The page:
After illustrating heart-breaking misfortune in Shelley’s life with the loss of her infant child, the film took a darker path, depicting her visit to Lord Byron and a new-found determination to write a “ghost story.” As the film evolved into a transformative re-telling of Shelley’s Frankenstein, black and white video was introduced and used in uncommon ways throughout the remainder of the film. Puppeteers who previously manipulated paper, props, or their own bodies in front of a shadow screen, were now on camera as entirely different characters. The frequent transitions from projector to shadow screen to camera continued in a seamless fashion, but the audience had now become wholly and blissfully aware of the incredible detail required to make this cinematic wizardry happen. Actors and puppeteers were running in and out of shots, manipulating props, operating cameras, ducking, rolling, crawling, and quick-changing around, under, and through each part of the stage, creating an astonishing illusion.
As the story unveiled Victor Frankenstein’s woefully created creature, 3D puppetry was introduced with HD video in color. The addition of hi-res video at this time was remarkably moving, depicting the creature’s initial perspective of the world and their own horrific body in this unknown place. The heart-wrenching tale of the creature’s struggle to understand the world, love, and loss ensued, shifting between all forms of media as the story progressed. As the somber, wordless narrative drew to a close, Mary Shelley’s character was drawn back into the film, tying the pieces of her life, work, and adversity together into one melancholic, magnificent bow.
Co-Artistic Director and puppeteer Sarah Fornace was remarkable in her stunning portrayal of Shelley’s fragility and strength, and analogously brilliant depiction of Victor Frankenstein’s deranged passion. Puppeteer Leah Casey’s portrait of Percy Shelley was the perfect complement to Fornace’s Mary, not to mention her beautifully etherical vocals in conjunction with the film’s chamber musicians. Kara Davidson’s dark and tender interpretation of The Creature contributed depth and sensitivity, in addition to her light and flighty moments as Elizabeth Frankenstein. Sara Sawicki and Myra Su contributed their personal brilliance as Lord Byron and puppeteer extraordinaire, respectively.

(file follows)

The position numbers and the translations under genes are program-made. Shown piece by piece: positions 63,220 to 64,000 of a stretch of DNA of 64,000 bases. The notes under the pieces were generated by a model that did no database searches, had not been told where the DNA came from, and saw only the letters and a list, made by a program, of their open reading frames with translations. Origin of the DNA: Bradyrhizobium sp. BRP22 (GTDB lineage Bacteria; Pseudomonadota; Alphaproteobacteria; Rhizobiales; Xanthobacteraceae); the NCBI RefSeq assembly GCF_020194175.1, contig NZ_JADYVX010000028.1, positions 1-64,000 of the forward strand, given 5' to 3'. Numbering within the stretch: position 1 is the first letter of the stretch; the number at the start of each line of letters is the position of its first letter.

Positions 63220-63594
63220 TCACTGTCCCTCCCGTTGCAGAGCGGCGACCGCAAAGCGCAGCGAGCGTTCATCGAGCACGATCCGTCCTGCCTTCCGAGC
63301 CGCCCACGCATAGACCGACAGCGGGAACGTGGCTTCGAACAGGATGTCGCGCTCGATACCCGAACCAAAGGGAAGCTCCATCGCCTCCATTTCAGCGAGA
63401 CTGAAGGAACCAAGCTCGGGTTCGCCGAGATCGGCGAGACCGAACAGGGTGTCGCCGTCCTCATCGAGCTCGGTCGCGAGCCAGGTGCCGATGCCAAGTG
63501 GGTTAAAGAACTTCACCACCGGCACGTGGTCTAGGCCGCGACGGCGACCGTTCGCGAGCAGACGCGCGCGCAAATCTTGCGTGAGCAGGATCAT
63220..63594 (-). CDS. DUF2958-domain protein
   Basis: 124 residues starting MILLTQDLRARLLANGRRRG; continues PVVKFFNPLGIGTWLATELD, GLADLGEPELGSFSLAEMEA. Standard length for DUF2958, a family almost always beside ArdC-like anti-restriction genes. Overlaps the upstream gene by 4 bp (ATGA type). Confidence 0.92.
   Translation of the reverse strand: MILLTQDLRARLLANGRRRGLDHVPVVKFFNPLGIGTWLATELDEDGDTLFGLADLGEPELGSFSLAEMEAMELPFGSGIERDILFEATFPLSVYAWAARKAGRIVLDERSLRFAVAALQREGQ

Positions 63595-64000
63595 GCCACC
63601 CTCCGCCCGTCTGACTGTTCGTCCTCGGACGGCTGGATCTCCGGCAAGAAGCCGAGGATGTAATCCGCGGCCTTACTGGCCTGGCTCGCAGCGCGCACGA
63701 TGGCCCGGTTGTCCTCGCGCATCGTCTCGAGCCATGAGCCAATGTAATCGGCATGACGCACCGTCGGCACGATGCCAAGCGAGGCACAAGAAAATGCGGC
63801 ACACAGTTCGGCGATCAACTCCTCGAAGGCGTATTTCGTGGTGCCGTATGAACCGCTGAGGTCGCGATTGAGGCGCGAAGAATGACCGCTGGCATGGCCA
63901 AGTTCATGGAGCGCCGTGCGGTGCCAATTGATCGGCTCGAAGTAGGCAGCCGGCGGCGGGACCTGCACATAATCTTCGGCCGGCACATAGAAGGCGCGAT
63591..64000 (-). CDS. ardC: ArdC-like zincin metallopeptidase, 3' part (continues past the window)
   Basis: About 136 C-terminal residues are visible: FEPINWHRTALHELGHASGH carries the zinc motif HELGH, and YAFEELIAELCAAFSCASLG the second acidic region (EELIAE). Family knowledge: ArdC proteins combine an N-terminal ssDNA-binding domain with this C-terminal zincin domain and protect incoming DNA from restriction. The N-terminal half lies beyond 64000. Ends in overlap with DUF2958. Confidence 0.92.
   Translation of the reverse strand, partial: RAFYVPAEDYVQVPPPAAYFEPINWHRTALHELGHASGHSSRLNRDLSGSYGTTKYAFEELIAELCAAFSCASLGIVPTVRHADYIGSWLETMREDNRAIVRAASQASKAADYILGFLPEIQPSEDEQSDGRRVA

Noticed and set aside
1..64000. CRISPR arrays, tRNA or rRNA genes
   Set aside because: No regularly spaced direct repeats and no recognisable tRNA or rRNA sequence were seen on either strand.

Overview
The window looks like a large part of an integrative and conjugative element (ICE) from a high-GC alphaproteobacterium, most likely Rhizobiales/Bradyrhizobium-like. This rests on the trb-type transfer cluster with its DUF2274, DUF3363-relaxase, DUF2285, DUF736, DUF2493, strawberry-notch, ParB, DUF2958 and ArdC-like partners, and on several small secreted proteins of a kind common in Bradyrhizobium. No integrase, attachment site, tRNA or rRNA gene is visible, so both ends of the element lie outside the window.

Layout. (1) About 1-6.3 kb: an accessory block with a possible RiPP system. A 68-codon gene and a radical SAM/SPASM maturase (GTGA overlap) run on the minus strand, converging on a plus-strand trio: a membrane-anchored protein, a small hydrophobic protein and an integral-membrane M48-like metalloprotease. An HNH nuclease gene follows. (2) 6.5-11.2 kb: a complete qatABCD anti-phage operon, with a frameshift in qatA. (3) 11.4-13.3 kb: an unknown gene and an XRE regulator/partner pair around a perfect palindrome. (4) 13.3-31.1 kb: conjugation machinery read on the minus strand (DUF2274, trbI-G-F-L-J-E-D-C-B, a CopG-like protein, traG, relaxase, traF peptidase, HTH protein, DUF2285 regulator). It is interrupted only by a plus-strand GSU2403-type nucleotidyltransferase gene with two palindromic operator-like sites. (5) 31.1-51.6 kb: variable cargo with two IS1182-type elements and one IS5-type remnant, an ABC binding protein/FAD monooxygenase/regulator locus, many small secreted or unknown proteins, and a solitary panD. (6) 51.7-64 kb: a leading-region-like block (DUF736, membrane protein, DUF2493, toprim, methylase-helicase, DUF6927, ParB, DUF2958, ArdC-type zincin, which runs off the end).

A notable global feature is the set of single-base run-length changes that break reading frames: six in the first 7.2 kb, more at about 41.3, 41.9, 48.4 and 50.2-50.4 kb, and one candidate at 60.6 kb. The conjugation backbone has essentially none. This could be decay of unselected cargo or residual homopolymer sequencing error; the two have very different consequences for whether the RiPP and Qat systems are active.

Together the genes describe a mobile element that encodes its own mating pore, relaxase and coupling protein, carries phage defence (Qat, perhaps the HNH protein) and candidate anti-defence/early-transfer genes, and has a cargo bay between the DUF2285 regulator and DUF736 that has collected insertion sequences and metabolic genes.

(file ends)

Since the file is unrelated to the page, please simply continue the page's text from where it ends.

Musicians Peter Ferry (percussion), Lia Kohl (cello, aux percussion, vocals), Rachael Dobosz (flutes, aux
percussion, piano), and Michael Chen (clarinets, aux percussion) brought the film to life with explicitly executed chamber music, contributing to the theatricality of the work both in costume and interaction with the cast. Cellist Lia Kohl shared, “Some of the music is a little bit improvised, so there’s definitely some artistic input of ours. A lot of the cues are visual. I like to compare it to ballet or opera, something that’s a little bit more responsive. It’s definitely chamber music.”
Percussionist Peter Ferry spoke about his contribution to composers Ben Kauffman and Kyle Vegter’s music-writing process: “As a habit, I just accumulate cool sounding junk. That is a sink—it’s everything in the kitchen sink here—some flower pots, which you just find, but they kind of accidentally have different pitches. I’ve got different gongs, [a] cooking pot, pipes that are cut to different lengths to be pitches, other pipes that are found. A piece of a car, it might be a hubcap, used kind of like a metal guiro. We were going for a mad laboratory feeling, both in the sort of sounds that are included, but also in the sculpture that it creates. The composers have just a total ‘game for anything’ sort of approach. They visited my studio, and we went through every single item and recorded everything. As they started to work on the composition, they would take the sound samples of different things and say ‘OK, I really want to use this, I really want to use that.’ As they started to share drafts with me, we would then kind of edit and revise together, simultaneously thinking about how is it going to be laid out. When you’re working with a percussionist, that’s a necessity.”
Manual Cinema’s Frankenstein is a tall glass of nouveau with a double shot of imagination, a dash of genius, a sprig of vintage, and a whole lot of finesse. How refreshing to attend a classic work of literature reinvented with such collective passion, ingenuity, and class. I’ll certainly be looking forward to the next opportunity I have to see this performance collective’s innovative genius.